Mr. Butterfield gave another manner of making these globules, in number 141 Philos. Trans.

In any of these ways may the spherules be made much smaller than any lens; so that the best single Mi- croscopes, or such as magnify the most, are made of them. Leeuwenhoeck and Musschenbroek have suc ceeded very well in spherical Microscopes, and their greatest magnifiers enlarged the diameter of an object about 160 times; Philos. Trans. vol. 7, pa. 129, and vol. 8, pa. 121. But the smallest globules, and consequently the highest magnifiers for Microscopes, were made by F. de Torre of Naples, who, in 1765, sent four of them to the Royal Society. The largest of them was only two Paris points in diameter, and magnified a line 640 times; the second was the size of one Paris point, and magnified 1280 times; and the 3d no more than half a Paris point, or the 144th part of an inch in diameter, and magnified 2560 times. But since the focus of a glass globule is at the distance of one-4th of its diameter, and therefore that of the 3d globule of de Torre, above mentioned, only the 576th part of an inch distant from the object, it must be with the utmost difficulty that globules so minute as those can be employed to any purpose; and Mr. Baker, to whose examination they were referred, considers them as matters of curiosity rather than of real use. Philos. Trans. vol. 55, pa. 246, vol. 56, pa. 67.

Water Microscope. Mr. S. Gray, and, after him, Wolfius and others, have contrived water Microscopes, consisting of spherules or lenses of water, instead of glass. But since the distance of the focus of a lens or sphere of water is greater than that in one of glass, the spheres of which they are segments being the same, consequently water Microscopes magnify less than those of glass, and therefore are less esteemed. Mr. Gray first observed, that a small drop or spherule of water, held to the eye by candle light or moon light, without any other apparatus, magnified the animalcules contained in it, vastly more than any other Microscope. The reason is, that the rays coming from the interior surface of the first hemisphere, are reflected so as to fall under the same angle on the surface of the hinder hemisphere, to which the eye is applied, as if they came from the focus of the spherule; whence they are propagated to the eye in the same manner as if the objects were placed without the spherule in its focus.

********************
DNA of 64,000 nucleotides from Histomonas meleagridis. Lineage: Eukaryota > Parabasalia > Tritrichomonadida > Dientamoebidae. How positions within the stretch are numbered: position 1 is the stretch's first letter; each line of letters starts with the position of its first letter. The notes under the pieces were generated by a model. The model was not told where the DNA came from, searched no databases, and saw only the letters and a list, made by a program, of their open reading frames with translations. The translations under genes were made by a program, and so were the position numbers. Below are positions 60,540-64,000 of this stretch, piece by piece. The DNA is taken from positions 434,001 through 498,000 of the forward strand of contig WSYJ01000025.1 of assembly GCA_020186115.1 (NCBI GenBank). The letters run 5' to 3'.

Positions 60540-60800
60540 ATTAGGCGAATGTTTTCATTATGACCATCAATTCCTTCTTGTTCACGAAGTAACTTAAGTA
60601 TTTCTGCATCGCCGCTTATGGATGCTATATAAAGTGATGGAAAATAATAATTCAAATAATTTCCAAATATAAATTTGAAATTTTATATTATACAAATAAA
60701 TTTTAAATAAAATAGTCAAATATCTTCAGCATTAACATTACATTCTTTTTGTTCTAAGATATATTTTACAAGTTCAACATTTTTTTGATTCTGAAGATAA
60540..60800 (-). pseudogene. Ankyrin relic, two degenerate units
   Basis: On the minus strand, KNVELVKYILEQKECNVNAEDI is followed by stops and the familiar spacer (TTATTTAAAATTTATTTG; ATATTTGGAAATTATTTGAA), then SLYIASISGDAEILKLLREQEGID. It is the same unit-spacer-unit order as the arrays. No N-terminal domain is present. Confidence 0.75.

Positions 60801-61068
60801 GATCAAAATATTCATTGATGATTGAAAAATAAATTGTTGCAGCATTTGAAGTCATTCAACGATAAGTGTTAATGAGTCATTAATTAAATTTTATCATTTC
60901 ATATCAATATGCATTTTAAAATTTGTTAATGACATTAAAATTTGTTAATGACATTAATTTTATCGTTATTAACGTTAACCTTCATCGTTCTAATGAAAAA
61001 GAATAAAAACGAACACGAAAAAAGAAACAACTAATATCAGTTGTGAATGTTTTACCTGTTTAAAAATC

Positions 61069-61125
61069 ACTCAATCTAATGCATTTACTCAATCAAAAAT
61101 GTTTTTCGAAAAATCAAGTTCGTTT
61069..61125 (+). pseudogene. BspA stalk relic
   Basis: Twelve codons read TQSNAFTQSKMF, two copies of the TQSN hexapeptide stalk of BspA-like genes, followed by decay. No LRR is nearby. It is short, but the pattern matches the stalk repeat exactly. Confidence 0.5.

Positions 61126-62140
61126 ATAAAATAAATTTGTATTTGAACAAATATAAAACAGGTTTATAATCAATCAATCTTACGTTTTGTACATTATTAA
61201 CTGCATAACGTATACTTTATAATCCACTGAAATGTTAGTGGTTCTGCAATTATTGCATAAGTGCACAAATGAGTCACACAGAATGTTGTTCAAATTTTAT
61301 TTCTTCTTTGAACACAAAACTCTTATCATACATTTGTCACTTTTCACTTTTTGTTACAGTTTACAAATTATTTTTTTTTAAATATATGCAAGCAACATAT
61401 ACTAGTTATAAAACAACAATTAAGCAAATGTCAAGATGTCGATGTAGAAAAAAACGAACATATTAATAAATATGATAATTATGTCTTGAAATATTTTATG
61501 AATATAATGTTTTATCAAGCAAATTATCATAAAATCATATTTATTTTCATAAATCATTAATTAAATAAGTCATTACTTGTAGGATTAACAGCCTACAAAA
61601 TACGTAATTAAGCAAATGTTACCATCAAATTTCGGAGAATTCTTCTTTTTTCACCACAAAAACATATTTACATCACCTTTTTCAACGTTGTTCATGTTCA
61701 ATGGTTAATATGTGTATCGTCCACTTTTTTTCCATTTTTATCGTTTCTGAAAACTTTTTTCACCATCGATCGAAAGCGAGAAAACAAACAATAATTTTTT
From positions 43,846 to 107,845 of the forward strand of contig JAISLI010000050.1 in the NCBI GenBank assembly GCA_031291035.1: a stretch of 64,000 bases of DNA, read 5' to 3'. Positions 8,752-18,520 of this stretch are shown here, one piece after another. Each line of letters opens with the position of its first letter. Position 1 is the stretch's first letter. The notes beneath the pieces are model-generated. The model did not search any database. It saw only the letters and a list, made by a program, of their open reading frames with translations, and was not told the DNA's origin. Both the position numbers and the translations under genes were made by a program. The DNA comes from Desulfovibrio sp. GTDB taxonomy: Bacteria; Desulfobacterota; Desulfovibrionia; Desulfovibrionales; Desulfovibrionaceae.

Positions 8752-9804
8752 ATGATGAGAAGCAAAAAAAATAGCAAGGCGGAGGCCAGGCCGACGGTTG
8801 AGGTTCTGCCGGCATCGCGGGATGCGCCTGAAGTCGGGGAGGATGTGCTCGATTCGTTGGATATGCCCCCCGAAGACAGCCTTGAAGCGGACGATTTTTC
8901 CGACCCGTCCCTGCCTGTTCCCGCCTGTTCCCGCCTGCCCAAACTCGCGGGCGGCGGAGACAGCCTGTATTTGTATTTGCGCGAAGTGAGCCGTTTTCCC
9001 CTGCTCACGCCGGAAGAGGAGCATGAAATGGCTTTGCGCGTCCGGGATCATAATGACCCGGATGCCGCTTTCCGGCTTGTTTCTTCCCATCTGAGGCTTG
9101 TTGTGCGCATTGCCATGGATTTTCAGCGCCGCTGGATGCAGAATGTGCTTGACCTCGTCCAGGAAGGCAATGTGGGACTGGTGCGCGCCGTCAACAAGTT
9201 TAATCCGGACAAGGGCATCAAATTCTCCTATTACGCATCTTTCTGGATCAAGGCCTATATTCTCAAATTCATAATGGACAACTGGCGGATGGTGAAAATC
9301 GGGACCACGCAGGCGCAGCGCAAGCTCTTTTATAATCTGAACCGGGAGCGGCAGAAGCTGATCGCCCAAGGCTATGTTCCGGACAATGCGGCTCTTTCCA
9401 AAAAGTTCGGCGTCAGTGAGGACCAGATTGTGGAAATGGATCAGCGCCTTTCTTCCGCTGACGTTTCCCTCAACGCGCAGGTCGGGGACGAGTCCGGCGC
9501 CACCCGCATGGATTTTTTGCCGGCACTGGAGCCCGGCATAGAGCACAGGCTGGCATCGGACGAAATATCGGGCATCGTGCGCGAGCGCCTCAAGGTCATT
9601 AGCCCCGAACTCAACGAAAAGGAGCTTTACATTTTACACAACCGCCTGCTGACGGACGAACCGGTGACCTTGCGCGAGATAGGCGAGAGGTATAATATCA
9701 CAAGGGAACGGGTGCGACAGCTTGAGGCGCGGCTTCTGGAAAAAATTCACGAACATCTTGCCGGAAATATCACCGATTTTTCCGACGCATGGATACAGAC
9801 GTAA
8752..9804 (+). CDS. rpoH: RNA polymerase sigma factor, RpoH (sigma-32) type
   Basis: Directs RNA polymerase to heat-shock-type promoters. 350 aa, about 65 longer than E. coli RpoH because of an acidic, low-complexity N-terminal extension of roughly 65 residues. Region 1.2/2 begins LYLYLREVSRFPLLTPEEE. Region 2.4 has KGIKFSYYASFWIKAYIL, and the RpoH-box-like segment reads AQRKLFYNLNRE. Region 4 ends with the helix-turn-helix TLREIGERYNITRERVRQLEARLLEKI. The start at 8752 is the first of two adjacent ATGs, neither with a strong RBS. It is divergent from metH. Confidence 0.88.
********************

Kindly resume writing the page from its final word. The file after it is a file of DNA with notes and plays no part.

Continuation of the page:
Hollow glass spheres of about half an inch diameter, filled with spirit of wine, are often used for Microscopes; but they do not magnify near so much.

Theory of Compound or Double Microscopes.— Suppose an object-glass ED, the segment of a very small sphere, and the object AB placed without the focus F. Suppose an eye-glass GH, convex on both sides, and the segment of a sphere greater than that of DE, though not too great; and, the focus being at K, let it be so disposed behind the object, that . Lastly suppose .| If then O be the place where an object is seen distinct with the naked eye; the eye in this case, being placed in I, will see the object AB distinctly, in an inverted position, and magnisied in the compound ratio of MK × LC to LK × CO; as is proved by the laws of dioptrics; that is, the image is larger than the object, and we are able to view it distinctly at a less distance. For Examp.—If the image be 20 times larger than the object, and by the help of the eye-glass we are able to view it 5 times nearer than we could have done with the naked eye, it will, on both these accounts, be magnified 5 times 20, or 100 times.

Laws of Double Microscopes.

1. The more an object is magnisied by the Micro scope, the less is its field, i. e. the less of it is taken in at one view.

2. To the same eye-glass may be successively applied object-glasses of various spheres, so as that both the entire objects, but less magnified, and their several parts, much more magnified, may be viewed through the same Microscope. In which case, on account of the different distance of the image, the tube in which the lenses are sitted, should be made to draw out.

3. Since it is proved, that the distance of the image LK, from the object-glass DE, will be greater, if another lens, concave on both sides, be placed before its focus; it follows, that the object will be magnified the more, if such a lens be here placed between the objectglass DE, and the eye-glass GH. Such a Microscope is much commended by Conradi, who used an objectlens, convex on both sides, whose radius was 2 digits, its aperture equal to a mustard seed; a lens, concave on both sides, from 12 to 16 digits; and an eye-glass, convex on both sides, of 6 digits.

4. Since the image is projected to the greater distance, the nearer another lens, of a segment of a larger sphere, is brought to the object-glass; a Microscope may be composed of three lenses, which will magnisy prodigiously.

5. From these considerations it follows, that the object will be magnified the more, as the eye-glass is the segment of a smaller sphere; but the field of vision will be the greater, as the same is a segment of a larger sphere. Therefore if two eye-glasses, the one a segment of a larger sphere, the other of a smaller one, be so combined, as that the object appearing very near through them, i. e. not farther distant than the focus of the first, be yet distinct; the object, at the same time, will be vastly magnified, and the field of vision much greater than if only one lens was used; and the object will be still more magnified, and the field enlarged, if both the object-glass and eye-glass be double. But because an object appears dim when viewed through so many glasses, part of the rays being reflected in passing through each, it is not adviseable greatly to multiply glasses; so that, among compound Microscopes, the best are those which consist of one objectglass, and two eye glasses.